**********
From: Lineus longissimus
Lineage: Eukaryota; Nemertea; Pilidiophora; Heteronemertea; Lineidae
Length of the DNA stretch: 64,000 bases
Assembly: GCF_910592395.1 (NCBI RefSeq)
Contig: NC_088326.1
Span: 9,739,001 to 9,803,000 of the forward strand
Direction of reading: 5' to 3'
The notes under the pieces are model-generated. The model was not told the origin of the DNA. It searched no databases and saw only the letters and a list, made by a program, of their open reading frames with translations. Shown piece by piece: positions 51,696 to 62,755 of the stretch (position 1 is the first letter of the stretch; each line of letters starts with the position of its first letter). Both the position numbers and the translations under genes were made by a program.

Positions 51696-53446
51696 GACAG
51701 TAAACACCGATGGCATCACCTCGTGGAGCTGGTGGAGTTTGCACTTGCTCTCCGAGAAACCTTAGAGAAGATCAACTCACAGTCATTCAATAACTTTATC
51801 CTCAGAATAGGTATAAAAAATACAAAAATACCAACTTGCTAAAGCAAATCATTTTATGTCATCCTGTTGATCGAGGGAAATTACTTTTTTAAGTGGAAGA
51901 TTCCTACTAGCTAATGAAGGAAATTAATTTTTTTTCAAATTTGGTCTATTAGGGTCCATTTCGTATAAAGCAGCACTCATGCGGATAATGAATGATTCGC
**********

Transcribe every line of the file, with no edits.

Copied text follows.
From: Lineus longissimus
Lineage: Eukaryota; Nemertea; Pilidiophora; Heteronemertea; Lineidae
Length of the DNA stretch: 64,000 bases
Assembly: GCF_910592395.1 (NCBI RefSeq)
Contig: NC_088326.1
Span: 9,739,001 to 9,803,000 of the forward strand
Direction of reading: 5' to 3'
The notes under the pieces are model-generated. The model was not told the origin of the DNA. It searched no databases and saw only the letters and a list, made by a program, of their open reading frames with translations. Shown piece by piece: positions 51,696 to 62,755 of the stretch (position 1 is the first letter of the stretch; each line of letters starts with the position of its first letter). Both the position numbers and the translations under genes were made by a program.

Positions 51696-53446
51696 GACAG
51701 TAAACACCGATGGCATCACCTCGTGGAGCTGGTGGAGTTTGCACTTGCTCTCCGAGAAACCTTAGAGAAGATCAACTCACAGTCATTCAATAACTTTATC
51801 CTCAGAATAGGTATAAAAAATACAAAAATACCAACTTGCTAAAGCAAATCATTTTATGTCATCCTGTTGATCGAGGGAAATTACTTTTTTAAGTGGAAGA
51901 TTCCTACTAGCTAATGAAGGAAATTAATTTTTTTTCAAATTTGGTCTATTAGGGTCCATTTCGTATAAAGCAGCACTCATGCGGATAATGAATGATTCGC